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Michael Gove hits back at Academies critics

05/01/2012 Kelly
Michael Gove has spoken out against critics of the Academies programme, saying that people who are against the autonomous schools project are "happy with failure".

Mr Gove has made academies a lynchpin of his tenure as education secretary and wants more schools to adopt the status, which sees them achieve autonomy from local authority control.

Pointing to various pieces of research which he says support the value of academies, Mr Gove referred to those campaigning against academies as "the enemies of promise".

There are currently 1,529 academies in England, with 45 per cent of all state secondary schools now either open or in the process of becoming academies.

More than 1.25 million pupils are now taught at academies.

Mr Gove referred to evidence from the OECD and the universities of Stanford and Munich, all of which he said found that pupils in autonomous schools performed better.

Defending the programme, the Conservative member of parliament said that far from being ideological driven, academies were in fact a practical, evidence-based solution which was started by Labour and built upon by the coalition government.

In a speech in front of people in teaching jobs in a London academy, Mr Gove acknowledged that the Academies programme will continue to face opposition but he said those against the project were themselves following an ideological process.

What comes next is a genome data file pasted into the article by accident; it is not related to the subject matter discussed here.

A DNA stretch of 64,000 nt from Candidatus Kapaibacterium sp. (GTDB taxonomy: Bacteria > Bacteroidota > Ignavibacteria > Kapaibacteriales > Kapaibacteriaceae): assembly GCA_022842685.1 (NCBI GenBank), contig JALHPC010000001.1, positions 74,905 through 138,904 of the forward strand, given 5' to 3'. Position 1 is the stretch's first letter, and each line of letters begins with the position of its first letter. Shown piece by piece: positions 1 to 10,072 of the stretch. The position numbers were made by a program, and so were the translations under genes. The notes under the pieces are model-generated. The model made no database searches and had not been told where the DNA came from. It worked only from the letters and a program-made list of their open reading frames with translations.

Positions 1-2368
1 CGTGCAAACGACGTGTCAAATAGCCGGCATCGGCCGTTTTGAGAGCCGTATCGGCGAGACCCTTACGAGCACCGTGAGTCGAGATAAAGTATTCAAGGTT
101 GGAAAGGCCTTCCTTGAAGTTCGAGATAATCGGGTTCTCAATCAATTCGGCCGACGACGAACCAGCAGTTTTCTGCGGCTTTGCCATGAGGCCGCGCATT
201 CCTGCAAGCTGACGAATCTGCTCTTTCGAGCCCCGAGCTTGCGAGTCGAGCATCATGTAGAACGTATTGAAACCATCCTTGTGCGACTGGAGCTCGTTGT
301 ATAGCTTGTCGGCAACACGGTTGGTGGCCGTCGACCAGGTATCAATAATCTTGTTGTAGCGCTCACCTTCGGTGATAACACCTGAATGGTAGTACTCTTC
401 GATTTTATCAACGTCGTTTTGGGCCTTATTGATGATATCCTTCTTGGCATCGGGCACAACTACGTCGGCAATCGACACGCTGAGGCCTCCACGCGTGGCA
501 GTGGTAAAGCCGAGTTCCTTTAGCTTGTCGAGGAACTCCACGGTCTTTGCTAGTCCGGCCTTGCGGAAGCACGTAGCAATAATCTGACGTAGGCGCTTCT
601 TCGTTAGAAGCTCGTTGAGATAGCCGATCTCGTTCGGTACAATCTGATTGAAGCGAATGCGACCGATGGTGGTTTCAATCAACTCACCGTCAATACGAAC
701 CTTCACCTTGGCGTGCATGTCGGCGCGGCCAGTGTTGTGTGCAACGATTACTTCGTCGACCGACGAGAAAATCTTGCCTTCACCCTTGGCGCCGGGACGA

"The new ideologues are the enemies of reform, the ones who put doctrine ahead of pupils' interests," he said.

"Every step of the way, they have sought to discredit our policies."

Mr Gove said that becoming an academy was a liberation for schools, allowing head teachers the freedom to make decisions that make a difference.

"Longer school days; better paid teachers; remedial classes; more personalised learning; improved discipline; innovative curricula – these are just a few of the things that academy heads are doing to give the children in their care the best possible education," he said.

Commenting on the speech, NASUWT general secretary Chris Keates criticised Mr Gove for prioritising academies and free schools over regular schools which make up the vast majority.

He also questioned the reliability of the evidence which Mr Gove uses to support the academisation project.

Posted by Alan DouglasADNFCR-2164-ID-801256364-ADNFCR
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